That being said, I do think it’s important we gain a better understanding of the people who make up the SF/F community and what they think. One way we can do that is by taking a look at the things that are popular in the genre right now. Who are winning the awards? Who regularly pops up as a guest of honor at conventions large and small? What sort of themes and settings are people talking about? What are the similarities and differences between the ideas that are being played with by the SF/F community and the furry community?

We should think about this so that we understand the situation we’re stepping into. That way, we can put our best foot forward as a group and work to repair years of bad publicity, stereotypes and assumptions. We should be prepared to answer pointed questions and talk about uncomfortable subjects. We should think of ourselves as diplomats from a misunderstood and exciting country. We should be proud to be who we are, and come from where we do. But we must also understand the objections other people might have, and be patient while we work them out. It may not be easy all the time, but it IS worth doing.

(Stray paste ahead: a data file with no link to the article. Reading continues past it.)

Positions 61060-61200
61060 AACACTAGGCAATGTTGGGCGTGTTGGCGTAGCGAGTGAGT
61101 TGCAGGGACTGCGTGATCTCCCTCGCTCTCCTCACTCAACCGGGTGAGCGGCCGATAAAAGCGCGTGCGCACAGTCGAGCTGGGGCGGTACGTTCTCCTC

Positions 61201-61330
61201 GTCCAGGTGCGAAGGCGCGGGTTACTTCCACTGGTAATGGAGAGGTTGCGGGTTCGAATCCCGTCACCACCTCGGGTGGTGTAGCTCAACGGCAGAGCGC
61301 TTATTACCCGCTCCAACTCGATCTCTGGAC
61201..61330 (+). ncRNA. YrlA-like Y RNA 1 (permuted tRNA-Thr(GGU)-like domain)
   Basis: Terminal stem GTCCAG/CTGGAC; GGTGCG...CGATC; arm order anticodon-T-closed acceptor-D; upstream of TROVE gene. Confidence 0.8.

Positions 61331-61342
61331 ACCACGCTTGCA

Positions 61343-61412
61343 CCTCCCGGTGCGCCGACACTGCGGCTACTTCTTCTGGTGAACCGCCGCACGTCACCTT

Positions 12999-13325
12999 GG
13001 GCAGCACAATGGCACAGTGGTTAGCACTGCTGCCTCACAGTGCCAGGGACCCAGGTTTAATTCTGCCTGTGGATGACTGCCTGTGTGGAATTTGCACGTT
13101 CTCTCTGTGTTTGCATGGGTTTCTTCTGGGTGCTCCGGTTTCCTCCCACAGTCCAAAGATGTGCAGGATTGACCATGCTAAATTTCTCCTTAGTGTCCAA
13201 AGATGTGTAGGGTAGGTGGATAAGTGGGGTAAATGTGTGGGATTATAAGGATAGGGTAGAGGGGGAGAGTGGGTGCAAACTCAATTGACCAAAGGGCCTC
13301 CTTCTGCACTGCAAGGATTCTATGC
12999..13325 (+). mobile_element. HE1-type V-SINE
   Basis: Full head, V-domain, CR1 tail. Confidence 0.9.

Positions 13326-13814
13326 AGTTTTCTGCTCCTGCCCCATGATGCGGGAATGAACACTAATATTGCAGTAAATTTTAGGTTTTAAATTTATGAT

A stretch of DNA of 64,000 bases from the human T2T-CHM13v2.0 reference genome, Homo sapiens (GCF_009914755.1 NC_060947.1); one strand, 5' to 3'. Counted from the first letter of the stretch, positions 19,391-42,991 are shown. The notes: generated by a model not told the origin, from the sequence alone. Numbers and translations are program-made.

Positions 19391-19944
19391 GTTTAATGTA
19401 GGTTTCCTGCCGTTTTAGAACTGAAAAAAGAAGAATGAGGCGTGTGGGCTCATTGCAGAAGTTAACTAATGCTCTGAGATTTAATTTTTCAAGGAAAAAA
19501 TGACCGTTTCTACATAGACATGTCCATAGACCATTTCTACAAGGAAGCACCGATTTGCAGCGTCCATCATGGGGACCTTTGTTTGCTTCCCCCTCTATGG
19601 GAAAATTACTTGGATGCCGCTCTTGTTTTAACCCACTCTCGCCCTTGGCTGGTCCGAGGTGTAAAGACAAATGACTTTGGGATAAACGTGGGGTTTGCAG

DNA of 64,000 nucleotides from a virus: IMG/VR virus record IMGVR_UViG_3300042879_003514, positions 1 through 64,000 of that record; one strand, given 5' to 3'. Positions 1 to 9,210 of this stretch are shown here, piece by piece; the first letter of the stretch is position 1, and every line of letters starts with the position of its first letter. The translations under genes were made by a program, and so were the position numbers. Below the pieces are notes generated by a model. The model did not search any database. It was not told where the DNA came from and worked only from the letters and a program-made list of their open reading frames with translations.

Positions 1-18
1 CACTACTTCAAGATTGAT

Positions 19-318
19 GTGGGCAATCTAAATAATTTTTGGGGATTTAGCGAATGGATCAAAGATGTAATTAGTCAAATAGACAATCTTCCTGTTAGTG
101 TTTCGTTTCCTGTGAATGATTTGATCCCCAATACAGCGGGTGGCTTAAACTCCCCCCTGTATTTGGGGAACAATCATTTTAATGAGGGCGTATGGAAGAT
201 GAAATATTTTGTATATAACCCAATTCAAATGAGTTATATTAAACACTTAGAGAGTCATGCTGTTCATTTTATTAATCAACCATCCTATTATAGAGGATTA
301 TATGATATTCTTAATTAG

I promised some of the attendees of the panel that I would recommend a few short stories and websites so they could take a look at the broader community. Feel free to recommend your own resources in the comments!

WEBSITES
io9 — This is the sci-fi/fantasy geek arm of the Gawker sites, and while your mileage may vary with the coverage and community there I’ve found it to be surprisingly smart and engaging. People can be snarky, but overall the editors of the site do a great job of signal-boosting both corporate and fan-made creations. Best of all, they regularly pay attention to the written word, sharing and broadcasting exciting novels and short stories from the genre.